Deal reached on Olson nomination
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MAY 21, 2001

Democrats unhappy with the testimony of Theodore B. Olson, President Bush's pick to be Solicitor General at the Department of Justice, will be able to conduct a limited bipartisan inquiry into the extent of his involvement in an anti-Clinton magazine project.

Senate Judiciary Committee Chairman Orrin Hatch (R-Utah) had turned down a Democrat request for an investigation after testimony Olson gave conflicted with others. Democrats then voted against sending his nomination to the full Senate, leading to a 9-9 stalemate at committee.

Senate Majority Leader Trent Lott (R-Miss.) then said he'd use his powers to bring it to the Senate floor himself. But Hatch and Patrick J. Leahy of Vermont, the committee's ranking Democrat, agreed to hold an inquiry.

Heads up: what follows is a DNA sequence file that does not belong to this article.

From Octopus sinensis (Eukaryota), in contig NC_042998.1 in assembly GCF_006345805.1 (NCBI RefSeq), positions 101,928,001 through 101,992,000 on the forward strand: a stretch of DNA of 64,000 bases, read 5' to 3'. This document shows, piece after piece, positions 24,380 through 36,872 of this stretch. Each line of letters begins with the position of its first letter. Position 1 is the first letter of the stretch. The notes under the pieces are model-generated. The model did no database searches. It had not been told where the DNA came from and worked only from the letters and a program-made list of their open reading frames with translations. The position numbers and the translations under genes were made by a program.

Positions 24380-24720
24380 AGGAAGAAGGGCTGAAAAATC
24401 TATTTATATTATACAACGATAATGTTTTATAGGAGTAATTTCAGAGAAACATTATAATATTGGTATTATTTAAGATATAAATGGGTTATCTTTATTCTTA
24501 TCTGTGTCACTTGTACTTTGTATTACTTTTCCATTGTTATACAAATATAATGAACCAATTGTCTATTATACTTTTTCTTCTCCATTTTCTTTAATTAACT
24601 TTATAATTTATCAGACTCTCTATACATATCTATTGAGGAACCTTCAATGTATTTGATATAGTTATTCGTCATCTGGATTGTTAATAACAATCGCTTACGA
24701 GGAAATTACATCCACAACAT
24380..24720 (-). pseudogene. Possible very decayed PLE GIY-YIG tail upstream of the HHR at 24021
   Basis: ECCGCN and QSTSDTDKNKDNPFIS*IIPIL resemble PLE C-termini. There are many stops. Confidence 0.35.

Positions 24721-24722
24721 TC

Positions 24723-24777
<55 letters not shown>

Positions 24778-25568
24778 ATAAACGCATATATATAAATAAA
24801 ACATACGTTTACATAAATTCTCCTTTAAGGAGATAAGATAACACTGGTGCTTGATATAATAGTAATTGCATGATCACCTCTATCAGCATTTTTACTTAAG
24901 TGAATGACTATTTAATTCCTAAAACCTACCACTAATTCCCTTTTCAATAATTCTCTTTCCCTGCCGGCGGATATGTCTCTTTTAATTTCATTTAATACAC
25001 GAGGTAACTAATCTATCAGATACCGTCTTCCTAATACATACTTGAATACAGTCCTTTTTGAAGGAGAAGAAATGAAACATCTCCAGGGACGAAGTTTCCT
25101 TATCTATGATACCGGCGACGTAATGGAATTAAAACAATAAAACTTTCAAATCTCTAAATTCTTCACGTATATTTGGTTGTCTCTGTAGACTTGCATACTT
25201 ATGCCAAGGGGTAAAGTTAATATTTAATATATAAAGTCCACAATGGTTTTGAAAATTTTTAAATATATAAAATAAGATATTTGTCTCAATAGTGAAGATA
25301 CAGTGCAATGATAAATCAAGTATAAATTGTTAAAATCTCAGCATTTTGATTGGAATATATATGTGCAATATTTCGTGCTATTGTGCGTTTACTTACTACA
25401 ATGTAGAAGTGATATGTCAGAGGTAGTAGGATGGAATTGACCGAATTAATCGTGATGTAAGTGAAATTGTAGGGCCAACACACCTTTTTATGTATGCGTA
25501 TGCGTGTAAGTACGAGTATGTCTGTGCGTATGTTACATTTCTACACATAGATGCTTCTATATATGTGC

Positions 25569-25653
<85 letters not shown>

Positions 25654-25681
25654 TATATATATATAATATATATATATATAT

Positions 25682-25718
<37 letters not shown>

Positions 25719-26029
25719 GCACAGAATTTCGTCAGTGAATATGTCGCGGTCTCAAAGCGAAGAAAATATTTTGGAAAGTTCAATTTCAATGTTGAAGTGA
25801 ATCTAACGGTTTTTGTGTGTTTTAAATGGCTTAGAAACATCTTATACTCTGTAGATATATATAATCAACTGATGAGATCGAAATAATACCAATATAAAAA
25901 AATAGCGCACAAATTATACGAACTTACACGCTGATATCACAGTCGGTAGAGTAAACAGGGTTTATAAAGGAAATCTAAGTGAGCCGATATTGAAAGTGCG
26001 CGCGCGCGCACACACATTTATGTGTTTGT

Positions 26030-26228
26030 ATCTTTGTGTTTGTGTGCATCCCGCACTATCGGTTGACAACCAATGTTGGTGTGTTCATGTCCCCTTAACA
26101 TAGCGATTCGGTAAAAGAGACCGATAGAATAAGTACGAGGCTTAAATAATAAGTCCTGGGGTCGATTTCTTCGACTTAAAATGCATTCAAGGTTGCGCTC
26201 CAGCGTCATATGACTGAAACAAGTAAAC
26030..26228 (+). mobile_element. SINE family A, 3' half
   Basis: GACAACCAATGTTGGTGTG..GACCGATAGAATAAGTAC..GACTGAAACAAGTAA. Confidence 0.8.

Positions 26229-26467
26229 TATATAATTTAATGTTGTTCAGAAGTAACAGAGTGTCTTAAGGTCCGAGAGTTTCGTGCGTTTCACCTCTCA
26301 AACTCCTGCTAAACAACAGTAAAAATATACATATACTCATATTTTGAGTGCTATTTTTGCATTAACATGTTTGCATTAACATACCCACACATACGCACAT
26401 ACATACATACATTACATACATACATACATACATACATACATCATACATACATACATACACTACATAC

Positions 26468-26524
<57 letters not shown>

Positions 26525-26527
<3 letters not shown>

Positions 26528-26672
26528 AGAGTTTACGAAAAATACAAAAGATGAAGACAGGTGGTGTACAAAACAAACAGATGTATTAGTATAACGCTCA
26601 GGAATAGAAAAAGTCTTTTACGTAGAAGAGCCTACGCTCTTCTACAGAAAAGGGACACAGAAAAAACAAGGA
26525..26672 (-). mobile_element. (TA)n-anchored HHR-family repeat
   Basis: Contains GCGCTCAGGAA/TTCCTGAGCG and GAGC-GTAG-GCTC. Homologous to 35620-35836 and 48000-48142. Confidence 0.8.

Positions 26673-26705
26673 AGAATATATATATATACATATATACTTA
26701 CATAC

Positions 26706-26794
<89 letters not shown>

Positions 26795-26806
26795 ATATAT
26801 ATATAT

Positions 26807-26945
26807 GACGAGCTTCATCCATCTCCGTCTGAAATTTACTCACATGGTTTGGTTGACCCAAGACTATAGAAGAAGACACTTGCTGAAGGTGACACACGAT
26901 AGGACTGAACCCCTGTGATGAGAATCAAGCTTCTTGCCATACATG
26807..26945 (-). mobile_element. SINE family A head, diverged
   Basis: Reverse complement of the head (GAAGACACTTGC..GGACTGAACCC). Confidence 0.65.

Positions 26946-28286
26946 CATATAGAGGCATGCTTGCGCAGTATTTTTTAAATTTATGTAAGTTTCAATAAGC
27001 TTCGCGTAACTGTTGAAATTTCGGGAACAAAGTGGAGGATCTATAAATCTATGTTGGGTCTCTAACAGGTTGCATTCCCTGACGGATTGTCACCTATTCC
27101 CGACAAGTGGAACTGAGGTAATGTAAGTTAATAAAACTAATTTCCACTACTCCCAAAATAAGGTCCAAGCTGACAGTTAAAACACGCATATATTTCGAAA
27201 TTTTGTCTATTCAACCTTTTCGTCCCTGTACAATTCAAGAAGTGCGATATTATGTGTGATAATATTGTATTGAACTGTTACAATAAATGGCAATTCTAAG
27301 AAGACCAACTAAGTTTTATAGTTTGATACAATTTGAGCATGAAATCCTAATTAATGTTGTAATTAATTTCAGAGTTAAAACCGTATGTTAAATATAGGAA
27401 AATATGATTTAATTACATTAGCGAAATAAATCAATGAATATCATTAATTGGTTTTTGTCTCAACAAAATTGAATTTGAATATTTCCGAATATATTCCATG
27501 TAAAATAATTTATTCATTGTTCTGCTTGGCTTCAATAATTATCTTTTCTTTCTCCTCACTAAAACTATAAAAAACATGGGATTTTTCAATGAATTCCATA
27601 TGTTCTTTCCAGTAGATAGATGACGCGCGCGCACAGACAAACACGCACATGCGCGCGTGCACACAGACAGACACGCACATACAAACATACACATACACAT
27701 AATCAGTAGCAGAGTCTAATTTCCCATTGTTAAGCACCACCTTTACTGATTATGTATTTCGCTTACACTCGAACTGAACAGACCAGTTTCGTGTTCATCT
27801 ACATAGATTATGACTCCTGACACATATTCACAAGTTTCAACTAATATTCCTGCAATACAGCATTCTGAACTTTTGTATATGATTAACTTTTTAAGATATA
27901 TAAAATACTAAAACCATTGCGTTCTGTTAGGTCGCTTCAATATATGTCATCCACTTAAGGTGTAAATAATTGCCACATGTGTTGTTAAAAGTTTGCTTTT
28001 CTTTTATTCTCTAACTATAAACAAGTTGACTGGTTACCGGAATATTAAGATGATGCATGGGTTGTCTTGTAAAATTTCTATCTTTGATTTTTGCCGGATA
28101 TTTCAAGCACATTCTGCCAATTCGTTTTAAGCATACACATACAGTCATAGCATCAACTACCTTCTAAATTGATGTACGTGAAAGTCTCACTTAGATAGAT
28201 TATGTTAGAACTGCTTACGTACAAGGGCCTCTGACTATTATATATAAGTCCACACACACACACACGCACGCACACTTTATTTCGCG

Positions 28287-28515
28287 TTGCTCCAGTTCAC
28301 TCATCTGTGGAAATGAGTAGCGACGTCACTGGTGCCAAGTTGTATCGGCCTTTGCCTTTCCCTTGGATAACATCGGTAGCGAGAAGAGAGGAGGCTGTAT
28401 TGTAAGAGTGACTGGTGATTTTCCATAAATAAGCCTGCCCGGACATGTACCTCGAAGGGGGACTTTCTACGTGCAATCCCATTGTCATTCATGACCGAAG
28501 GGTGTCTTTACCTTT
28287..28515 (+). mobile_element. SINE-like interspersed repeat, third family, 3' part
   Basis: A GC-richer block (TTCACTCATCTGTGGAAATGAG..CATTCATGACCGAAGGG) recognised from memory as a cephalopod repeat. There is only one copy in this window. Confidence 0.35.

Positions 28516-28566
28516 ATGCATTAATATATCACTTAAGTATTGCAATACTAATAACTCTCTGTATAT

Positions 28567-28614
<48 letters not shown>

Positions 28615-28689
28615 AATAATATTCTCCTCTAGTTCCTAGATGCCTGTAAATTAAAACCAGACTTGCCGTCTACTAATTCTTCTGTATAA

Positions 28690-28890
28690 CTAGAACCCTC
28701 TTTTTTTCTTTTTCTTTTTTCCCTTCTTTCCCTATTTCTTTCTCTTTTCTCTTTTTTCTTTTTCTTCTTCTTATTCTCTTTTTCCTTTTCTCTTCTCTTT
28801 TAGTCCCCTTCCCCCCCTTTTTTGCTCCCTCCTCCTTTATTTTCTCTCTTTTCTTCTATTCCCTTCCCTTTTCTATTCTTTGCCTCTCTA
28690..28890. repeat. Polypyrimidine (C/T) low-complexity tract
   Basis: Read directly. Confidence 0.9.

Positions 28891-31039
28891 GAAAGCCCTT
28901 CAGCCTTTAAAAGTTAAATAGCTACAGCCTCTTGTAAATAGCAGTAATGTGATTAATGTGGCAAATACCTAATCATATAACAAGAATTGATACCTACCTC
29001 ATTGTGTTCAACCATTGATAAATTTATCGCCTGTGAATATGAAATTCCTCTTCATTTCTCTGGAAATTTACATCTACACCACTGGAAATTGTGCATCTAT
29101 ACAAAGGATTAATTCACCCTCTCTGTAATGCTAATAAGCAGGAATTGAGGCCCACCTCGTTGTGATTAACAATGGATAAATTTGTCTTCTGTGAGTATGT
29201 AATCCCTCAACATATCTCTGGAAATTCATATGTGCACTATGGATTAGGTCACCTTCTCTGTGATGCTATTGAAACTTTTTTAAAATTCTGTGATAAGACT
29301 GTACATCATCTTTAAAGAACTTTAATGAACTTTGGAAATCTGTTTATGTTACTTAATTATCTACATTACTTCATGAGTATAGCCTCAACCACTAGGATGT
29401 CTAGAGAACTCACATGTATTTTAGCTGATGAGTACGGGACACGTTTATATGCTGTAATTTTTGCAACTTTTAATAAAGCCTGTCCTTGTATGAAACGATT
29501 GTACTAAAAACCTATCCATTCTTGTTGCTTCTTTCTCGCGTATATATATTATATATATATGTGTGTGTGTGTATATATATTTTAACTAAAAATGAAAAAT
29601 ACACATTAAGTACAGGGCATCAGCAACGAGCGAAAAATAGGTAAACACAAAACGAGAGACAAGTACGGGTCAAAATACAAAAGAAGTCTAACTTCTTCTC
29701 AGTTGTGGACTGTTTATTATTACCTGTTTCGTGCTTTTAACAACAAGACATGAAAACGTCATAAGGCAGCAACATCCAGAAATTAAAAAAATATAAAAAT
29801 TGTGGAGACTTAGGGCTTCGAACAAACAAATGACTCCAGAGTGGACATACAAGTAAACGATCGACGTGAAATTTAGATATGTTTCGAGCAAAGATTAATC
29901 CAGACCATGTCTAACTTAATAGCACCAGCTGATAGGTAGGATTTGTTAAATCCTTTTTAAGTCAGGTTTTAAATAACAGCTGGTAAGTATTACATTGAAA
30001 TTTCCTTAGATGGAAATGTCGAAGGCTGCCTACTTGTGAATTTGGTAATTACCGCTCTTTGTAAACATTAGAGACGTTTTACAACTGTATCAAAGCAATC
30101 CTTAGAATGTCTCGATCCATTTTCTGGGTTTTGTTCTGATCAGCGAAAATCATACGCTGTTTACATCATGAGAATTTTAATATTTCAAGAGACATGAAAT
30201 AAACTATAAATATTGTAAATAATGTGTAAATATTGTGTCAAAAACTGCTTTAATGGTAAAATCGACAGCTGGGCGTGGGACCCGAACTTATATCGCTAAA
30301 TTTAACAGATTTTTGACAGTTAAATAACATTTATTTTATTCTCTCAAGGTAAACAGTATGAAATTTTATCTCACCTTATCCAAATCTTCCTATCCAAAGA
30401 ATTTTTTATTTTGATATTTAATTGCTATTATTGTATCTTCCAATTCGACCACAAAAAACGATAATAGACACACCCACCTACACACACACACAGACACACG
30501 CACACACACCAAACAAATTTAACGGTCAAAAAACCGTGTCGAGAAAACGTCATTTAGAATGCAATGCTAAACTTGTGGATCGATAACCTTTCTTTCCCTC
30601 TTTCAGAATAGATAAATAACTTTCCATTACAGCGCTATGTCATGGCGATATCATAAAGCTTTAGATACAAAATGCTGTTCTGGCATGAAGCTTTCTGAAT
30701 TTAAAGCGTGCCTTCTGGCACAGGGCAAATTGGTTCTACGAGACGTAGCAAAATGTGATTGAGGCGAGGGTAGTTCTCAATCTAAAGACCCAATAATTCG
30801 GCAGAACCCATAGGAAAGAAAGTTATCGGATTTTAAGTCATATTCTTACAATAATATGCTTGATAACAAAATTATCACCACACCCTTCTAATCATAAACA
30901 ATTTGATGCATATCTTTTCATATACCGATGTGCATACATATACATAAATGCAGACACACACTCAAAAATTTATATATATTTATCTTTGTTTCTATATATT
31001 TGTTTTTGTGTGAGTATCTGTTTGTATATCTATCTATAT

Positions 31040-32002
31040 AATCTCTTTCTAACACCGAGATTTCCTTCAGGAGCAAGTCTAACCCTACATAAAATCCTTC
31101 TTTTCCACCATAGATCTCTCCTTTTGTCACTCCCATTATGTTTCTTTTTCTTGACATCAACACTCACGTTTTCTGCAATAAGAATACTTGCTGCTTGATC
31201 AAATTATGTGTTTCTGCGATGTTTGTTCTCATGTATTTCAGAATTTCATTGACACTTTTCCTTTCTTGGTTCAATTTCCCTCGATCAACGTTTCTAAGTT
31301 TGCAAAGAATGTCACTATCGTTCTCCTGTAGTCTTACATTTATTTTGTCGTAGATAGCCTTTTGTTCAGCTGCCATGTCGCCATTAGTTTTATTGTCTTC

Unless there is something incredible revealed during the investigation, Olson's nomination is unlikely to be derailed. All Republicans are expected to vote for him and Democratic Senator Zell Miller (Ga.) on Friday said he'd vote for Olson, too.

As Solicitor General, Olson would represent the United States and tribes before the Supreme Court and also be the one who normally decides what cases the nation will pursue before the Court.

Olson represented Bush on the election cases last fall. He also argued successfully the case of Harold "Freddy" Rice, whose challenge to Native Hawaiian programs in Hawaii has lead to widespread changes in the state.

Miguel Estrada, one of Olson's partners at the law firm of Gibson, Dunn & Crutcher, was nominated by President George W. Bush to the District of Columbia Court of Appeals.

Get the Story:
GOP Backers Defend Bush Nominee Olson (The Washington Post 5/21)
Nominee Olson to Be Subject of Limited Inquiry (The Washington Post 5/19)

Relevant Links:
American Spectator -
Gibson, Dunn, & Crutcher -

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